Folklore can be defined as stories or beliefs of certain cultural groups that help keep culture alive throughout generations. These stories connect many cultures and can teach people valuable lessons. Oral stories are the oldest form of literature for children and have been the mainstay in explaining the ways of the world, life at home and abroad, and the genealogy of Caribbean life in this case. Without television or other distractors, the art of storytelling was the primary method of sharing information, often late into the night. Children learned the art of storytelling from their parents and elders, with the added embellishments to make the stories their own. While oral story forms are still widely available across the Caribbean, the written versions are rather recent, about the 1960s after many nations gained independence.
Whether it’s sharing stories around the dinner table or making an extravagant show of a well-known tale, storytelling is integral to Caribbean cultural identity. Stories carry lessons of cultural and social value, tell various chapters of shared history, and entertain through an immersive communal experience. Listeners may have often heard different variations of the same tale, but even still, the speaker is expected to play up their story through song, dance, and different forms of theatricality.
The following are traditional Caribbean folklore characters and stories included in this curriculum unit, although there are many more that can be added as the unit is taught. Across resources, the spelling of many characters’ names differs slightly, along with some nuances to their traits. This aligns perfectly with the tradition of oral storytelling - writing down what has been heard from a traveling storyteller.
Anansi The Spider-Man
Anansi is a spider man who originates from Ghana and is a popular character amongst folklore in Africa and the Caribbean. He is described as a keeper of knowledge and stories. He had six sons, each possessing a unique ability to add adventures to the Anansi stories. His stories often have a comedic flare and were meant to teach young children that actions have consequences. He is considered the “king of stories” who has a great depth of knowledge and wisdom but has no tolerance for boredom. The legacy of Anansi the Spider has been carried on throughout the years in a variety of different folktales. He is a notable figure in Caribbean Culture.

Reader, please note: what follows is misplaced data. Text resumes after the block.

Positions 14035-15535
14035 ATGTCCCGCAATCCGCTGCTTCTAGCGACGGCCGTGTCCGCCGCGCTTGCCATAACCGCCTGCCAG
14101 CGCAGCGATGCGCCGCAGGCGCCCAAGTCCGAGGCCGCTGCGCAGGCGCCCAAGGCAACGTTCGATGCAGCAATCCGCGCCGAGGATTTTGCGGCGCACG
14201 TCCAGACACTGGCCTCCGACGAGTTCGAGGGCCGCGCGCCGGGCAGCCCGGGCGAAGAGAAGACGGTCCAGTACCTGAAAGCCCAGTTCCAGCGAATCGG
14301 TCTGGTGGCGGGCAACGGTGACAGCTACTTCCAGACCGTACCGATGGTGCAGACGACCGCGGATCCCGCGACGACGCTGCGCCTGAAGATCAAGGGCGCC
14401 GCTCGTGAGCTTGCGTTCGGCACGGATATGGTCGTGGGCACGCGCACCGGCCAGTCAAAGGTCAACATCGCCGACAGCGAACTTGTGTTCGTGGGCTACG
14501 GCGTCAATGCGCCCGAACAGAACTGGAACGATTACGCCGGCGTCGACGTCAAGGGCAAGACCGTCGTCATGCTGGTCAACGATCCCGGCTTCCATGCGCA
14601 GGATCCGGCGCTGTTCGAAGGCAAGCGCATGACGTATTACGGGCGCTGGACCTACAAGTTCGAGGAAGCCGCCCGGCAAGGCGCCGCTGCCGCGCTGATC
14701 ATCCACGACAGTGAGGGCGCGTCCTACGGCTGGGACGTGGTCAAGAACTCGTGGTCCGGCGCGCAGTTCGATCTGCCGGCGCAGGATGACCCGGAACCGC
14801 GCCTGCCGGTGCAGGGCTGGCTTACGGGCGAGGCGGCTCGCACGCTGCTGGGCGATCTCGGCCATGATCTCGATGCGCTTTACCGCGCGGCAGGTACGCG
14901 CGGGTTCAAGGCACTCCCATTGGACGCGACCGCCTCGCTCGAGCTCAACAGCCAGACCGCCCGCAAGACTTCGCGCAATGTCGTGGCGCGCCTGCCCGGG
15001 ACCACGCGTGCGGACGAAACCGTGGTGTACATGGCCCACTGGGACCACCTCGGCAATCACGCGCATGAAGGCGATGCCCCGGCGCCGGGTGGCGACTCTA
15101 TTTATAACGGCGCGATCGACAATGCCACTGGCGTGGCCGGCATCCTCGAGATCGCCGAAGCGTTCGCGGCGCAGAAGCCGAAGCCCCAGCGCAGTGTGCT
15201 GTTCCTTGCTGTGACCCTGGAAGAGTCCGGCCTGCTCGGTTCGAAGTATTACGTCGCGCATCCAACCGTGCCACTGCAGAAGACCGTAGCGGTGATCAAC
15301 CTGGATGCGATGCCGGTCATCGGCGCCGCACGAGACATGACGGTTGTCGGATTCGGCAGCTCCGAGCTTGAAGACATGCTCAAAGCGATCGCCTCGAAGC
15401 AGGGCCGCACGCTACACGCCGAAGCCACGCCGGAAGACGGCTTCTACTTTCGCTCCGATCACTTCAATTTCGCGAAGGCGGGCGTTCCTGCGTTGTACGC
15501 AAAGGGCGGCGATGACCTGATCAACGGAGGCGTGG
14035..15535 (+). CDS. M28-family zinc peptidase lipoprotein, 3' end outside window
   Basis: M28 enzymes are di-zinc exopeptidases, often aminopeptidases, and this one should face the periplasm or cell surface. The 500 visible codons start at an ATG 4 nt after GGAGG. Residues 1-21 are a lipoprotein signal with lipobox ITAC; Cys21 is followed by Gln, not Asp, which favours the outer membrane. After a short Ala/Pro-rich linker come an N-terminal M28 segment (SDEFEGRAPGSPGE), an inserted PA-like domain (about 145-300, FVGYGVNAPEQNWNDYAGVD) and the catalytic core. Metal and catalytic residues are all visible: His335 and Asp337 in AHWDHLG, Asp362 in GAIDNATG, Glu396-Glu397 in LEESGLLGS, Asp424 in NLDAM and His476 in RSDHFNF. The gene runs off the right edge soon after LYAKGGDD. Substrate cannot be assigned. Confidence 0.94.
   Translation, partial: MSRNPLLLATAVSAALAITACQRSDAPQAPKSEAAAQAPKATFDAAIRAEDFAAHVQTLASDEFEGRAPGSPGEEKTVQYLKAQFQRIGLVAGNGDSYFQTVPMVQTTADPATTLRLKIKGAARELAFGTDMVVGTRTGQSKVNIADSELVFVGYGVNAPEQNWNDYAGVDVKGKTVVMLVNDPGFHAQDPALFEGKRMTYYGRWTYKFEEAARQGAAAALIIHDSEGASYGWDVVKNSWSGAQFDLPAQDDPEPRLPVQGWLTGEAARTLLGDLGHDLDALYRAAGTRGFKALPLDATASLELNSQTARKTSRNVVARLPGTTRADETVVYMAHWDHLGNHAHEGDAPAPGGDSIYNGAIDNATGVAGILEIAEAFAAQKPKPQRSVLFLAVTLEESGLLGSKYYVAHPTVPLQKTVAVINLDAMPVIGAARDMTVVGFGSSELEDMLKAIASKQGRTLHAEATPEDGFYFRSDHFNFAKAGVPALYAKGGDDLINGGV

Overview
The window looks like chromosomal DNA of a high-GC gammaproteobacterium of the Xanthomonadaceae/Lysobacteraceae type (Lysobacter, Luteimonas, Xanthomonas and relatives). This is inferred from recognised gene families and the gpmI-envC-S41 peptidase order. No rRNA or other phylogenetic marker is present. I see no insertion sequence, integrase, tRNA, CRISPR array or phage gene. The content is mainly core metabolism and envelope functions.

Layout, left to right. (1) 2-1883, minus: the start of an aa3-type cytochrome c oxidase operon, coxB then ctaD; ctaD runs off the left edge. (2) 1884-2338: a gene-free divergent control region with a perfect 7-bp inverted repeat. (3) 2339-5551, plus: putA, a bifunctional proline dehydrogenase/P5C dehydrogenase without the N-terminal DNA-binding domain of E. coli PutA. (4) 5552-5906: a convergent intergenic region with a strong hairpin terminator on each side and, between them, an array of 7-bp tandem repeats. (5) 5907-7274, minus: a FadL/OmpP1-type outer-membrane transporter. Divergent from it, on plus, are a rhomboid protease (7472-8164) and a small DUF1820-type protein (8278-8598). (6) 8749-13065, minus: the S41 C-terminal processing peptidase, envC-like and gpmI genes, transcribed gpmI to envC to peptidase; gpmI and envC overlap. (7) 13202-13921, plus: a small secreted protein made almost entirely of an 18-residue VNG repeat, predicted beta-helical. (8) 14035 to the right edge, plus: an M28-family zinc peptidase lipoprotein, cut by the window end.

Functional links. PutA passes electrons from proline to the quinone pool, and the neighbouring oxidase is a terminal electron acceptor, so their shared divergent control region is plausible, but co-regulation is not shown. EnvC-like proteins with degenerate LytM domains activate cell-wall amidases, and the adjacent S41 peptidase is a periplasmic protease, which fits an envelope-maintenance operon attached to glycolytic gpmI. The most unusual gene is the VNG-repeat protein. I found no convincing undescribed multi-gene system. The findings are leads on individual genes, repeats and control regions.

The Anansi stories are passed down from generation to generation and still have an honored status across the Caribbean islands and especially in Jamaica. Anansi or Anancy and Brer Anancy (Brother Anancy), as he is more frequently known in Jamaica known as both a cunning trickster and cultural hero who uses absurdity and humor to overcome situations involving those in authority as well as siblings, friends, or children. The Anansi stories have likely remained a staple of Jamaica because the Akan from Ghana were among the first Africans who arrived on the island, “thus the spider tales established a kind of historical priority over other West African folk heroes.” 1
Papa Bois & Mami Wata
Papa Bois originates from St. Lucia, Trinidad, and Tobago. Mami Wata, who is a figure in many different Caribbean islands, is a mermaid who protects the rivers in West Africa and Haiti. Papa Bois is an older man with a beard who, as the counterpart to Mami Wata, guards forests and land animals.
Mami Wata is a highly regarded spirit whose name means “Mother Water.” She has African-Atlantic origins, and she symbolizes the many sacred and spiritual qualities of water. Often considered a divine element, water represents the mysterious connection between life in the natural world and the spirits of the afterlife. As such, Mami Wata as a spiritual symbol carries many stories and meanings. She is both beautiful and fiercely protective, seductive and dangerous, and generous and vengeful. She often appears with the torso of a woman and the tail of a fish and is sometimes adorned with a snake.
Also known as “Maitre Bois” and “Daddy Bouchon,” Papa Bois is one of the many protectors of the forest. He mainly appears as an elderly man dressed in ragged clothes, but he also appears in the form of a deer. He represents hard work, strength, and dedication to the earth. He regards himself as the guardian of animals and trees. When hunters are in the area, Papa Bois will sound a cow’s horn as a warning to those who fall under his protection. He is passionate about his responsibility to the forest and does not tolerate the destruction of the land he oversees. Papa Bois is a noble being that teaches strength and integrity. 2
Bacoos originate from Guyana and Barbados. The word “Bacoo” means “little brother” or “short man,” which pretty much describes these creatures. They are small, bearded men who can appear in houses and have the ability to grant wishes, if treated well. They are said to be found in large rum bottles floating in the Caribbean Sea and are most active at night. They resemble leprechauns from Celtic mythology. They also have the fascinating power to shapeshift into other forms to trick their owners.